Walmart has this for $109 online.   It's refurbished (used) but it is a good computer. One of my friends bought one for his son.  It equals the Nexus 7 2012 version and even surpasses it because it allows  additional storage space and HDMI out.

Hisense Refurbished Sero 7 Pro with WiFi 7" Touchscreen Tablet PC Featuring Android 4.2 (Jelly Bean) Operating System, Brown/Black
Model#: M470BSA
7" touchscreen
1.3GHz NVIDIA Tegra 3 Quad-Core processor
8GB of storage memory
Google Android 4.2 (Jelly Bean) OS
Webcams, WiFi and Bluetooth

Monday, November 18, 2013

Nexus 7 Contest

Google Nexus has a contest that is going to give away Nexus 7's and $50 Google play vouchers to randomly selected people who have submitted photos of 'What Matters to you' in which a photo shows the stuff that matters relating to Android with a specific disinterest in brand names.  I did a photo of my workstation but it is quite unimpressive. I submitted anyways knowing that there is a randomness to the selection.  I am unsure who is really doing the contest so Google it yourself if you want to enter.  Here is the link I used Here is the photo I submitted.

Android for people that need a little help.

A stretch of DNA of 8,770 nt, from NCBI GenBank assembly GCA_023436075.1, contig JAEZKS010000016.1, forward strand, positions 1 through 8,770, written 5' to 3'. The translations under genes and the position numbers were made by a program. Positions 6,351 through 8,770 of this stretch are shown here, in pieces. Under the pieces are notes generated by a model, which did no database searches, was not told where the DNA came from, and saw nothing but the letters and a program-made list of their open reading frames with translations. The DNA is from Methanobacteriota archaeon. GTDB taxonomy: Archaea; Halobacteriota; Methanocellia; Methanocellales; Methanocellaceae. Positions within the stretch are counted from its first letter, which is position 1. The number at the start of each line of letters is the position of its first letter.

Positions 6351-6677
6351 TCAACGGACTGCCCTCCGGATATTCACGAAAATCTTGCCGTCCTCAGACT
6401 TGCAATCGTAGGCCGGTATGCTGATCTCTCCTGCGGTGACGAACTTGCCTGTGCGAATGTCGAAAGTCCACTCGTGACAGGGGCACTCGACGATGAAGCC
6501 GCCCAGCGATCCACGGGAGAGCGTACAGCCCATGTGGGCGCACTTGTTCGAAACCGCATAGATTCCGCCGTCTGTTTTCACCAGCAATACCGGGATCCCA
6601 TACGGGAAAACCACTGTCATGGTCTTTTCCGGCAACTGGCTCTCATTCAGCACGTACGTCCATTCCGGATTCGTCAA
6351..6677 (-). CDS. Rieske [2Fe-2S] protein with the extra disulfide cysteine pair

I bought my Down's Syndrome disabled nephew an Android dual core tablet from Walmart for $79 and gave it to him for his birthday.  We had a wonderful hangout for his birthday with three Android tablets  locally and guests as far away as Belarus and Michigan (I think it is somewhere near Belarus). The party was sheer pandemonium with almost everyone new to the concept of hangouts. The only really experienced ones were my relatives from Minsk Belarus.  My brother made a nice stand for my nephew's tablet computer and he has already become quite 'casual' when he hangs out now. It was truly funny the first time my nephew hung out with his grandmother because he was literally speechless. All he could do is stare with wonder at the screen.  Unfortunately, he didn't readily grasp the fact that he was also being 'seen' at the same time (had to be told to keep his thumb off of the camera). The stand that my brother built fixed everything.  It may have created a sound issue because of the location of the speaker being on the back of the tablet. I will be visiting for Thanksgiving so I will evaluate the situation then. Here is a photo of the birthday boy the day after his party.